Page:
The Sansevieria Sayuri is also called the Sayuri Snake Plant. This is a much less common Sansevieria variety. As such growers also consider it a snake plant.
Its most unique features are tits light green-silver foliage.
The plant grows in similar upright fashion to the snake plant. But as the leaves get longer some of the outer foliage will bend.
The Sansevieria Sayuri is native to Africa.
How do you care for the Sansevieria Sayuri? The plant does well in bright sunlight as well as low light. As long as you don’t leave exposed to very harsh direct sunlight for long periods, it will be happy.
It enjoys moderate to warm climates and humidity of around 40%. The plant also does not need regular water and can tolerate dry periods. These features make it low maintenance and easy to care for.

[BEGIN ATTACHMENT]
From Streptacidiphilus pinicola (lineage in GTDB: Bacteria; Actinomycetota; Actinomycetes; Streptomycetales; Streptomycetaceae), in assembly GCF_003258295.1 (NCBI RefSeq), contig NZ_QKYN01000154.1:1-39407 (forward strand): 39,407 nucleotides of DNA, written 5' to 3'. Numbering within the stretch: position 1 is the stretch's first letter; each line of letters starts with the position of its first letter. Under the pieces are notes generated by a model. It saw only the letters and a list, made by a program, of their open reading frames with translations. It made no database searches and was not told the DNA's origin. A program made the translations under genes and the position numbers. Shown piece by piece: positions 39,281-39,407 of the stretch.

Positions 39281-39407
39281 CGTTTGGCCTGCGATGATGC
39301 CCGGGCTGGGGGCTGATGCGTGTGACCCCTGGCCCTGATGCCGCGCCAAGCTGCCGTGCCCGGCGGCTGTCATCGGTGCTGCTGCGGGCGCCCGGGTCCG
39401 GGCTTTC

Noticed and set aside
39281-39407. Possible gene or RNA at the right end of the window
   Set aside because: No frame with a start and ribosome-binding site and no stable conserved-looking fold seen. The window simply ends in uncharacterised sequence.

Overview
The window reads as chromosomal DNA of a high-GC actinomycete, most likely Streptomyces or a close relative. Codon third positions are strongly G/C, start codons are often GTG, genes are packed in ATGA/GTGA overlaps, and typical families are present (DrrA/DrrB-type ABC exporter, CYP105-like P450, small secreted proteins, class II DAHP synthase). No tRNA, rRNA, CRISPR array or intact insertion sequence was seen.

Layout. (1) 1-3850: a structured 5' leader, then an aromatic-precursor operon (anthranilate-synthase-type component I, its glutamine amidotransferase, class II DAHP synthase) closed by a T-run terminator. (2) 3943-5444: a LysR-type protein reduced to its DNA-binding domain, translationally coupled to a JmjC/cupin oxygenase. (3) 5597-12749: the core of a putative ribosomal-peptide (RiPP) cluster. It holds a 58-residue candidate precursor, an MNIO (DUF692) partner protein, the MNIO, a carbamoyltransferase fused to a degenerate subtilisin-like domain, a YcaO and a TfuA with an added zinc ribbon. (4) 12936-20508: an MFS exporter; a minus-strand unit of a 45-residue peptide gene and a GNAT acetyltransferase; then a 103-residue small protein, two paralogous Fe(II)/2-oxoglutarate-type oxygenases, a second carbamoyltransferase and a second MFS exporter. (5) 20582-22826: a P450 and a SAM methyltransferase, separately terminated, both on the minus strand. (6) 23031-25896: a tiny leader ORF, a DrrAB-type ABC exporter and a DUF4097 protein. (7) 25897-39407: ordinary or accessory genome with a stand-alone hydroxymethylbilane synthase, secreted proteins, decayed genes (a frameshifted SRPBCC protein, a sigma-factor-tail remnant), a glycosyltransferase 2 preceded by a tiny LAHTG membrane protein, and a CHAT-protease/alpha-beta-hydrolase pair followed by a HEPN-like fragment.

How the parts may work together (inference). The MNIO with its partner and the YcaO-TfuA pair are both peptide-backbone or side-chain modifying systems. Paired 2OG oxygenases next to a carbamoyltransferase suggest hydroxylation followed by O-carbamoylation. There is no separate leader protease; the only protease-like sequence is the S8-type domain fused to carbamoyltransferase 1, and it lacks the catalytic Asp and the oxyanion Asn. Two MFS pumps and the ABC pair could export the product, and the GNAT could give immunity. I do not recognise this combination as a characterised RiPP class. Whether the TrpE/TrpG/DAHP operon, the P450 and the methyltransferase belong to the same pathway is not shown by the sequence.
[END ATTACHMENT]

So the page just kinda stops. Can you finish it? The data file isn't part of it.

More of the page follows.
Sansevieria Sayuri Plant Care
Sayuri Snake Plant Light Requirements
The Sansevieria Sayuri will do well is a very wide range of lighting environments. In fact, it will tolerate everything from full sun to full shade.
Yes, it is rare to see a plant able to live in pretty much any lighting condition. But this is one of them.
As such, if you hate the limitation that some plants put on you as to where you can display or position them, you want the Sayuri Snake Plant.
Indoors, you can keep it in bright light or low light as well. You can likewise keep it fluorescent lighting too if you wish.
It is very adaptable which makes it very easy to care for.
That said, for optimal growth it prefers medium to bright sunlight. This will allow it to grow at its best. However, it will do well in the other environments as well but with just a little slower growth.
Sayuri Snake Plant Temperature
As with other snake plant varieties, the Sansevieria Sayuri is native to tropical climates. As such, it enjoys warm weather.
This is why it likes temperatures between 65 and 85 degrees Fahrenheit. This is its preferred temperature range where it feels most comfortable.